• Children travelling with one or more adults they don’t appear to be related to

Keep in mind that one or two of these signs on their own may not necessarily mean that human trafficking is taking place. For example, multiple rooms for a legitimate group trip might all be booked under one person’s name. But if you spot a number of these signs, you may have reason for concern.

What can I do if I suspect that human trafficking is taking place at my property?

If you suspect that human trafficking might be taking place at your property, please contact your country’s national anti-trafficking helpline. If someone is in immediate danger, contact your country’s emergency services on the usual number. You may also want to contact other organisations that can help, or to encourage people who may be at risk to contact those organisations themselves.

If the situation is related to a reservation made on our platform, please also call us.

As part of our commitment to respect and promote human rights, and in line with our values, we oppose all forms of modern slavery, forced labour, child labour and human trafficking. We’re committed to helping partners like you identify and report suspected human trafficking that might be taking place at your property.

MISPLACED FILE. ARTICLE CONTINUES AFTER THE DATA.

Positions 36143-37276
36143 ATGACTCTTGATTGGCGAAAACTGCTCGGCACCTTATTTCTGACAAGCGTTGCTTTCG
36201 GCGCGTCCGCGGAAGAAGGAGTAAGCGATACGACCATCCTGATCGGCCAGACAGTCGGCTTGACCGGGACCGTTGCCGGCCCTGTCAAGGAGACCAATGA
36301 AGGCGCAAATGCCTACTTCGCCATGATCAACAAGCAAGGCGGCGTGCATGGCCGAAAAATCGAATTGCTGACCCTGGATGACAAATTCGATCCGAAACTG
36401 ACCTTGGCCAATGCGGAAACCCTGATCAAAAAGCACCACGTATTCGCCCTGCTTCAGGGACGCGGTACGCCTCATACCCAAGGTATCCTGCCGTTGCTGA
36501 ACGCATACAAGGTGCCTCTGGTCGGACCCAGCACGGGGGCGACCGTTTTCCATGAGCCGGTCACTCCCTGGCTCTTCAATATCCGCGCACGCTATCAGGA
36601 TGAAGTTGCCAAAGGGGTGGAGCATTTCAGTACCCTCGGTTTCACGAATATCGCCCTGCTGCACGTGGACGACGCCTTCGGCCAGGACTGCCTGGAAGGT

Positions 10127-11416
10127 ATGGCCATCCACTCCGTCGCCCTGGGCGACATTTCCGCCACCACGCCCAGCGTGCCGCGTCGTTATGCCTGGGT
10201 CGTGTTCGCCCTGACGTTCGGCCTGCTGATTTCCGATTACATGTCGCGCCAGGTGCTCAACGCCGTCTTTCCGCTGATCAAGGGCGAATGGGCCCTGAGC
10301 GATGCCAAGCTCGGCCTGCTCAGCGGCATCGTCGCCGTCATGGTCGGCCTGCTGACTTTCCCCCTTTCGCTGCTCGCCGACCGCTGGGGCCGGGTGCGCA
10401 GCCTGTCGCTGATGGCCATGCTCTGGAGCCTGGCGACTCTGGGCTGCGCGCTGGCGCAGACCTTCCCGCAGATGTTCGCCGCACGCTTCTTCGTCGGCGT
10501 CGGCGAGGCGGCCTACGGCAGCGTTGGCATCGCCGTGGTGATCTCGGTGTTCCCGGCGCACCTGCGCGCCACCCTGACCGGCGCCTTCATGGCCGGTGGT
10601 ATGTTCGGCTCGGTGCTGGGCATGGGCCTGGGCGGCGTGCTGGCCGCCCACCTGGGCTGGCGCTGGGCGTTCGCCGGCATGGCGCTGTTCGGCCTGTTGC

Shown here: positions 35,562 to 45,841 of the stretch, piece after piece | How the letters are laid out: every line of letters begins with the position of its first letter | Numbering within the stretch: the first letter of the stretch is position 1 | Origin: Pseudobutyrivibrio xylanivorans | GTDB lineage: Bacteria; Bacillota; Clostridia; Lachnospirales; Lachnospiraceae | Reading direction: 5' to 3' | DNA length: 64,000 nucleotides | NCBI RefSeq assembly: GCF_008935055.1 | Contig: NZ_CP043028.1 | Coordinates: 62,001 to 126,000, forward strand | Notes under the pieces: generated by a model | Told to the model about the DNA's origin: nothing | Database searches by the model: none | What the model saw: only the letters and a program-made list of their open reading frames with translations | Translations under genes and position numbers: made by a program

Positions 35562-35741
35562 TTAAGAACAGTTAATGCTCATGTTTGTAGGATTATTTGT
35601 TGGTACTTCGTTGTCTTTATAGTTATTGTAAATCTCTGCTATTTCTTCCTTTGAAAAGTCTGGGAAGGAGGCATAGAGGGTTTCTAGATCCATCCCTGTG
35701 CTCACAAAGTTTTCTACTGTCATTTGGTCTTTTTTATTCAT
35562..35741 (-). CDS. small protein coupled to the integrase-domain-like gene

What else can I do to help?

Polaris Project, a non-profit organisation that works to fight human trafficking in North America, recommends that you:

  • Display the IOM’s hotline contact information at your property in your local language as well as Ukrainian and Russian
  • Create policies to hire your employees directly whenever possible
  • Work with suppliers and vendors who source their products responsible
  • Adopt an anti-trafficking policy for your property
  • Train your staff to look out for signs of human trafficking
  • Establish a human trafficking response plan that includes a safe reporting mechanism

Further information and resources

General human trafficking resources

Hotlines operated by the International Organization for Migration (IOM), the UN’s migration agency, provide free information on irregular migration, human trafficking and options for legal migration. 

Most members of La Strada International, a network of non-governmental organisations focused on human trafficking in Europe, also run hotlines that provide local information. This can include legal considerations, useful phone numbers, safety tips and emergency help.

Resources in Ukraine

Resources in Poland

Resources in Moldova

  • Ministry of Foreign Affairs and European Integration – call 080 090 990 (from within Moldova) or +373 22 690 990 (from abroad)
  • Centre for Combating Trafficking in Persons – call +373 22 254 998
  • National Coordination Unit of the Ministry of Labour, Social Protection and Family – call +373 22 727 274

Resources in Slovakia

  • National Helpline for Victims of Human Trafficking – call 0800 800 818 (from within Slovakia) or +421 800 800 818 (from abroad)

Resources in Romania

Resources in Hungary